Music review: All women-ensemble enthralls audience
Tremendous creativity and scholarship was evident in the Carnatic vocal concert of Meghana Moorthy, organized by Sathguru Sangeetha Sabha at Padmasree Kalyana Mandapam in Kozhikode.
Meghana , a disciple of Sreemati Vidya Ramanath and Vidwan J Venkatraman, started learning carnatic music at an early age and has performed in several prestigious Sangeetha Sabhas of South India.
Meghana opened the concert with the Begada varnam ‘Inthachalamu’. This was followed by 'Vinayaka Vighna Nashaka,' a composition of Muthuswami Dikshitar in Vegavahini.
She then picked up ‘Marivere Dikkevvaru’, a composition of Patnam Subramania Iyer in Lathangi. The alapana brought out the raga bhava in full splendour. The 'neraval' and 'swarakalpana' were also a treat for the audience. Parvathy Venkatachalam’s delineation of the raga was immaculate.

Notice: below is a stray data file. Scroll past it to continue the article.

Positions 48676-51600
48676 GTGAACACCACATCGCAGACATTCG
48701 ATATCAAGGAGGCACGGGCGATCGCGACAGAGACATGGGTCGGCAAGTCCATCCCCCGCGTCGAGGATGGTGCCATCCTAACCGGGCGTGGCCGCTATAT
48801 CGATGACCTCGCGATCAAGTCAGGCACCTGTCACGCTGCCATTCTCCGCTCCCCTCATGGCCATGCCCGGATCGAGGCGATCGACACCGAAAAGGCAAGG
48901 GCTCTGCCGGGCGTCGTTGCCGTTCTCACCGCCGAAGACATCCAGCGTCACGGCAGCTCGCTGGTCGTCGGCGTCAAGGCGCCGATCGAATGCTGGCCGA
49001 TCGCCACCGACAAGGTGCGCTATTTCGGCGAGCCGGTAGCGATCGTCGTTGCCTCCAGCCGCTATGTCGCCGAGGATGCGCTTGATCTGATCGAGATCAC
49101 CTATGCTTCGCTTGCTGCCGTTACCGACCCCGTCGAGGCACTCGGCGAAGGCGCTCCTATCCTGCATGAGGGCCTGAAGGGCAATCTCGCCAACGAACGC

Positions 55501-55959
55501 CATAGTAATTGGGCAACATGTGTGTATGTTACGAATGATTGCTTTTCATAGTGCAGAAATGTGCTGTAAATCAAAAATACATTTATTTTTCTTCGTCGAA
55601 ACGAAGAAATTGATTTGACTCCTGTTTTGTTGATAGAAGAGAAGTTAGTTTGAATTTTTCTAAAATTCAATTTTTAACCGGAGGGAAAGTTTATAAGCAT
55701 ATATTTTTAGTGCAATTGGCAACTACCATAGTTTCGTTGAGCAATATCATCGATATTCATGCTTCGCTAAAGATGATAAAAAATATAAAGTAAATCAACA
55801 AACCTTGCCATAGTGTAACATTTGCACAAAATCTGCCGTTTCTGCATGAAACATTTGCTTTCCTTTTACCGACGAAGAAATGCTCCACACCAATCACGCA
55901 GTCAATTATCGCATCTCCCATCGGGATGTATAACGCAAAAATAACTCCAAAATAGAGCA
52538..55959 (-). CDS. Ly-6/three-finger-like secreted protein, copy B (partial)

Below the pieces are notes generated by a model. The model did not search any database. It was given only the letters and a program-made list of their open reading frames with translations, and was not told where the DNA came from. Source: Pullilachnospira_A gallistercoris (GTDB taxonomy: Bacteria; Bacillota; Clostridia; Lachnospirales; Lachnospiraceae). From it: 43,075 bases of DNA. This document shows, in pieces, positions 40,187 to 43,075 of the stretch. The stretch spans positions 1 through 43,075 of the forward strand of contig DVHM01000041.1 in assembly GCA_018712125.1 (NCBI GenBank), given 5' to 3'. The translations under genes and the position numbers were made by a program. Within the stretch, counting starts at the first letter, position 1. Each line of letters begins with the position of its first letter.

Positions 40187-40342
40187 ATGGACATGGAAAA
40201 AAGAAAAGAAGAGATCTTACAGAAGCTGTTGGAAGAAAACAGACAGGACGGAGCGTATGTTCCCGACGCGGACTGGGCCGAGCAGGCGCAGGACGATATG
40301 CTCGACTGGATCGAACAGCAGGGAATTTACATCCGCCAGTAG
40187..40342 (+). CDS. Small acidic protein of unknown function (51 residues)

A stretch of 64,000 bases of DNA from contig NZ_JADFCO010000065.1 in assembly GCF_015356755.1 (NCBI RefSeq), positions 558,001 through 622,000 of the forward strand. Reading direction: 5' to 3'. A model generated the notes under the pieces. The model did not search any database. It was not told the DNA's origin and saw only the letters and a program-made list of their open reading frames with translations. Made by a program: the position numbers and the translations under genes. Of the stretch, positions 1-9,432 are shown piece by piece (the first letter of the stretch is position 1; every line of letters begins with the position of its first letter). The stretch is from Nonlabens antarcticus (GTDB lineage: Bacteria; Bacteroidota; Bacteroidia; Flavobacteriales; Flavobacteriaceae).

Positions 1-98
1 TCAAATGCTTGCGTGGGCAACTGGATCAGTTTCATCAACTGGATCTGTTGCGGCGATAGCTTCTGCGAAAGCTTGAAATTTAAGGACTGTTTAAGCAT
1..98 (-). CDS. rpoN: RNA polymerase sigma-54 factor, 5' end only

The next krithi was 'Manavyalakimchara' in Nalinakanthi, which was rendered in a fast tempo and was aesthetically pleasing.
The main piece of the evening was 'Tulasi Bilwa,' a composition of Saint Thyagaraja in Kedara Gowla and set to Aadi Tala. Kedara Gowla is a very appealing raga which exudes various types of emotions like karuna, shringara and bhakthi. The raga is dealt with great care by musicians as the gamaka at ‘rishabham’ should be rendered carefully in order to bring out the raga bhava.
Meghna brought out the essence of the raga in her alapana of Kedara Gowla. Her impeccable manodharma was evident in ‘neraval’ and ‘swara prasthara’. While Parvathi Venkatachalam gave excellent support on the violin, Ranjini Venkatesh enthralled the audience with her skills on the mridangam. Ranjini’s ‘Thaniyavarthanam’ was gripping. She is one of the very few female mridangam artistes in the country.
‘Neeyako Ninnahangyako’ in Karnaranjini and a thillana in Madhuvanti were the ending pieces of the concert.
However, it was evident to the discerning listener that a little more team work would have enhanced the impact of the concert.